Mar 22 Written by 

"Unfelt Words" in Written Dialogue

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Writer Carol Bly had a trick for improving and tightening dialogue in fiction and nonfiction. Take a page of dialogue from your manuscript, lay a one-inch-wide ruler on the left margin of your writing, and pencil a line down the ruler’s right side. Everything in front of the penciled line must go.

Bly wrote, “It will make the content of the dialogue leap forth: it will remove the mass-culture-sound of extra low-key, unfelt words.” Those “unfelt words” include the sentence-starters “Oh,” “Yeah,” “Well,” “Look,” “Hey,” “Uh,” “Just,” “So,” “Whoa,” "Um," or the like. People really use those words, but all writers will agree that content is more important, and Bly’s trick does what it claims to. Examples:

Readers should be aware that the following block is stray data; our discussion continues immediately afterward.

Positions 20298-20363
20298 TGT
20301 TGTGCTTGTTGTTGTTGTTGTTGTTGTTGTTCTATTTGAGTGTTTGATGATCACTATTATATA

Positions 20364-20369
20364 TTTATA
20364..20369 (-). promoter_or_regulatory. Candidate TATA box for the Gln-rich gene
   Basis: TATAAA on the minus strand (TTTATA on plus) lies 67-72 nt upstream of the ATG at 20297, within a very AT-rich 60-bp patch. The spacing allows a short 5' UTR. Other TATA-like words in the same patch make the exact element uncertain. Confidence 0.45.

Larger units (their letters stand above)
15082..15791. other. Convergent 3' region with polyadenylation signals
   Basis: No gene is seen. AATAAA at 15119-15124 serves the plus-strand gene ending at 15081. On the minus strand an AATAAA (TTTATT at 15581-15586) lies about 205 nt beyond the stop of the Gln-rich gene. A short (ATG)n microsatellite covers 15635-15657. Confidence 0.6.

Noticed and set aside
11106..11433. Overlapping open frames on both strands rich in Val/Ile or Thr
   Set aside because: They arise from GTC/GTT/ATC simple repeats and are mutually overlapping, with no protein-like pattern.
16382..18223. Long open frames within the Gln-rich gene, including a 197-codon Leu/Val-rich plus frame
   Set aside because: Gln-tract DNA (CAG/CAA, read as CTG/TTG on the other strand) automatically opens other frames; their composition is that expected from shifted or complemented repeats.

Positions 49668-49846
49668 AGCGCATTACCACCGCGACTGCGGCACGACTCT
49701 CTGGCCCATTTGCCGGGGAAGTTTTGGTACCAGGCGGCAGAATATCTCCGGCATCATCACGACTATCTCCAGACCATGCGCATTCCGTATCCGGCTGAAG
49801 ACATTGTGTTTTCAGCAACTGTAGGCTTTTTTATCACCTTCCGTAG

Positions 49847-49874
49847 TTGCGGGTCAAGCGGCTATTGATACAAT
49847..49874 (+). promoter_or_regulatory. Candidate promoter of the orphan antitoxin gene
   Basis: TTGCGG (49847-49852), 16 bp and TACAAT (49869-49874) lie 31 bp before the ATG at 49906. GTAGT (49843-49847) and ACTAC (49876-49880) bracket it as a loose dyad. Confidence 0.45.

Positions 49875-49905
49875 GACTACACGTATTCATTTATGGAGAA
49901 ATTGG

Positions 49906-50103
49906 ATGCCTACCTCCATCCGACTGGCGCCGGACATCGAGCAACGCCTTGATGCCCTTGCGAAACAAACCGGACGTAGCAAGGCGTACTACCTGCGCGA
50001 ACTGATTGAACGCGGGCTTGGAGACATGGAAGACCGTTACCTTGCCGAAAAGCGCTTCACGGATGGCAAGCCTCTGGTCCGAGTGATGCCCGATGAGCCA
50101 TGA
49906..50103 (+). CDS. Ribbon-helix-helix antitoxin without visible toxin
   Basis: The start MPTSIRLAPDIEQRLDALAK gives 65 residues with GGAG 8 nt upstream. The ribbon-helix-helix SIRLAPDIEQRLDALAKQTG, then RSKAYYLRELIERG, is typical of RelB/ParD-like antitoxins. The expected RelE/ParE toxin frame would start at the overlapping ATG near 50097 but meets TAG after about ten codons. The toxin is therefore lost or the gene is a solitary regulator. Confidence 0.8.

“Well, it’s about time you got here.”

Better: “It’s about time you got here.”

“Yeah, I have tickets.”

Better: “I have tickets.”

“Hey, don’t hang up.”

Better: “Don’t hang up.”

“Look, we need a map.”

Better: “We need a map.”

“So did you get my message?”

Better: “Did you get my message?”



Catherine Rankovic

Writer, with 30+ years' writing and publishing experience, 20+ years' teaching experience. Last book read: Mrs. Lincoln by Catherine Clinton.